Both nearby Connecticut and Massachusetts have measures in place for non-compliance. Connecticut has the Freedom of Information Commission, which has the power to render decisions and penalties for violations, according to the report. People in Massachusetts can contact the state Attorney General’s Office to investigate violations.
- The state Board of Election should provide training on compliance with the law
The state Board of Elections did not respond regarding two information requests for memos, letters or training materials they provided to county Board of Election offices related to compliance with Open Meetings or FOIL Law, according to the report.
- State law should be amended to make it clearer that election commissioners must conduct business through public meetings
Wolf said many Boards of Elections rarely hold meetings, opting to instead have the two commissioners sign off in writing instead of voting in a meeting on various matters. State law only requires the town commissioners agree for any action to be taken, according to the report.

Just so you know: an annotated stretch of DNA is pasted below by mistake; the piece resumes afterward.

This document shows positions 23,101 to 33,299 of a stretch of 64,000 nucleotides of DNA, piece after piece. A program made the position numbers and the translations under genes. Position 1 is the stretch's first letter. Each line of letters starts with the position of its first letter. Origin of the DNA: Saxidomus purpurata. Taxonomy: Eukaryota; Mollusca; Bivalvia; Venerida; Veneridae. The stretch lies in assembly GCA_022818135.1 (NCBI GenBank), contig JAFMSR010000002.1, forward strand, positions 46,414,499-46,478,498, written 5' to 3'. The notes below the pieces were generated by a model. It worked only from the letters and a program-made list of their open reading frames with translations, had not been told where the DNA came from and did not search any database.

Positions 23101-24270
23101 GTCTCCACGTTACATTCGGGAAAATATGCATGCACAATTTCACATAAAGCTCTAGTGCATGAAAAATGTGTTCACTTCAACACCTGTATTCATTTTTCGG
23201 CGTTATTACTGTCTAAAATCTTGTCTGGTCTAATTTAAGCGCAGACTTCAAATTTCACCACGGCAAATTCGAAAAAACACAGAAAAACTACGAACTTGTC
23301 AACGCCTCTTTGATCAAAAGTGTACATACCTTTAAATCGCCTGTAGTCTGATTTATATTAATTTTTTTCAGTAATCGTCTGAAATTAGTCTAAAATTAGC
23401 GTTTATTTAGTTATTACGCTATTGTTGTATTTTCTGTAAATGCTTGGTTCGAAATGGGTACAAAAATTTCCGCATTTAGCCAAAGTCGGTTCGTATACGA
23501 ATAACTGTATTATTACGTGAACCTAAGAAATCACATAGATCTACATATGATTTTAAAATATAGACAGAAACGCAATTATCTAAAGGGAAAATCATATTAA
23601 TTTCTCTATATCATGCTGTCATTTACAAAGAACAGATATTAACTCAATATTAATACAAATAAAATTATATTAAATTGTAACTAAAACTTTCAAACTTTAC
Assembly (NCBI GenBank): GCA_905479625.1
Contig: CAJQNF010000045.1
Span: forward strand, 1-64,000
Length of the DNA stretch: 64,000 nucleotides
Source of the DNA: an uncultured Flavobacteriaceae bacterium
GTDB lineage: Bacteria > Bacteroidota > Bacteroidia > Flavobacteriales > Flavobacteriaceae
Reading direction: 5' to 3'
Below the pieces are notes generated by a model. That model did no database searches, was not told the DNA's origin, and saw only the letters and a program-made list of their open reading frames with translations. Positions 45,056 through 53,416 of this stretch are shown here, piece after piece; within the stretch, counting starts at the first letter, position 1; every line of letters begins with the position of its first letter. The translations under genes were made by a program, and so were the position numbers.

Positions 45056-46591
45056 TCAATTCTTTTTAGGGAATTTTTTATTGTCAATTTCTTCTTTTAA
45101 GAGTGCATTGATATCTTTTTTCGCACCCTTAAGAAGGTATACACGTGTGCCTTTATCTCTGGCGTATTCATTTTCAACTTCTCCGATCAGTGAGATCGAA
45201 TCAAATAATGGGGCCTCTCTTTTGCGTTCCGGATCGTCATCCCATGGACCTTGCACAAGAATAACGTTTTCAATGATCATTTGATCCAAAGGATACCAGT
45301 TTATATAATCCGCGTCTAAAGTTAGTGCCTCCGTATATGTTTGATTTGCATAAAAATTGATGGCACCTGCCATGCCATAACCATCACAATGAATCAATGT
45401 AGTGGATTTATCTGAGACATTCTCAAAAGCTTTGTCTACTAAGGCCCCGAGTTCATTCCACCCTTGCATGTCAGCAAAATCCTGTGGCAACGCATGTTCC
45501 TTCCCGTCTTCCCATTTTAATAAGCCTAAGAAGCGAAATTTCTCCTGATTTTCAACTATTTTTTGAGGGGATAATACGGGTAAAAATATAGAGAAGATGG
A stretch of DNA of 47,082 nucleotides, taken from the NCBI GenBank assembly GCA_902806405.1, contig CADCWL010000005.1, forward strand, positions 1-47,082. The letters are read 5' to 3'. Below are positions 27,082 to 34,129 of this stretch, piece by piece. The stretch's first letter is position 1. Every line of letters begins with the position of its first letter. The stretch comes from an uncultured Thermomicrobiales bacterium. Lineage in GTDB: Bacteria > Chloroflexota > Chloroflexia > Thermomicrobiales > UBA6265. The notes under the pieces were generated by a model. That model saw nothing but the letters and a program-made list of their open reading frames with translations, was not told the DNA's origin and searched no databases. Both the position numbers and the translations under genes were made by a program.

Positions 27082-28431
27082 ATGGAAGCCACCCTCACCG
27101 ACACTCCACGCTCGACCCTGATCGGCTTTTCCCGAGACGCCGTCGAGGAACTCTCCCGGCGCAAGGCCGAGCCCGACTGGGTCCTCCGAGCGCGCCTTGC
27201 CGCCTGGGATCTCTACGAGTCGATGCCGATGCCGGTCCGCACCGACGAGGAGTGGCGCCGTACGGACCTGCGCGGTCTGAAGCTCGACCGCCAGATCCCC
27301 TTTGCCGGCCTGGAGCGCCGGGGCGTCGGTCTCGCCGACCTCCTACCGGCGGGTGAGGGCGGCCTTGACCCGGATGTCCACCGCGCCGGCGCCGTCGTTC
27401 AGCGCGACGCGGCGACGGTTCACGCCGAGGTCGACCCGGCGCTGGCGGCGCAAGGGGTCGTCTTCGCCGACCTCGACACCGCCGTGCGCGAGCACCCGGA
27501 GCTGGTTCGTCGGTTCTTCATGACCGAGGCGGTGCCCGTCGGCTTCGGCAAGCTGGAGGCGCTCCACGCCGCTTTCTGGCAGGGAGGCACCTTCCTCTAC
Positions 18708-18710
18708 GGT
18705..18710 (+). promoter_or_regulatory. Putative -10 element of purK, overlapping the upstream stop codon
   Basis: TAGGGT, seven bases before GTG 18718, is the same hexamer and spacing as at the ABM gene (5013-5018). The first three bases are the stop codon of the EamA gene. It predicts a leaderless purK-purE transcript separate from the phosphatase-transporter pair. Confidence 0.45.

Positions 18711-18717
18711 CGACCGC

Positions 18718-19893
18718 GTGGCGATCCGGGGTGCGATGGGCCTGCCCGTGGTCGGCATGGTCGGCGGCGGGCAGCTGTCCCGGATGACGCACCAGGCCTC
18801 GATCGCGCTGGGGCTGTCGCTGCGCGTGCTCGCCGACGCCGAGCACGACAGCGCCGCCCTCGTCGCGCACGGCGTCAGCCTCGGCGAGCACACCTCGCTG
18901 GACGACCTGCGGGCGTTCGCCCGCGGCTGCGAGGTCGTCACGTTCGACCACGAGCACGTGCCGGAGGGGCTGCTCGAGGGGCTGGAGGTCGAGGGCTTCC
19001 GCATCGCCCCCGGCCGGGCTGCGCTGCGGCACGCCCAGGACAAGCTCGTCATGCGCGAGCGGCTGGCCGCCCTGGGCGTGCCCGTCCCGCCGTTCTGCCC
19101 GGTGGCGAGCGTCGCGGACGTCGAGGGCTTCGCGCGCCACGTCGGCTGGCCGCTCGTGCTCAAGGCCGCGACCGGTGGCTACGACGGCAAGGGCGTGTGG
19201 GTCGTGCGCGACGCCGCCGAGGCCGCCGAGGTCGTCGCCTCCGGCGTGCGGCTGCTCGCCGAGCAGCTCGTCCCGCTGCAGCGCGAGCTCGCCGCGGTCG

- That Open Meetings Law be amended to require election commissioners to deliberate in public on election matters.
Election board deliberations are currently allowed under the law to occur privately because they are quasi-judicial. Any votes must take place in public though.
- The public should be allowed to comment at meetings.
- Meetings should be live-streamed.
Wolf said he plans to send the report on to the state Legislature and county election boards in the report. He said he will also be contacting the chairs of the election committees in the state assembly and senate to “encourage them to enact the legislation we’re recommending.”
Reporter Shenandoah Briere can be reached at 518-478-3320 or by email at [email protected]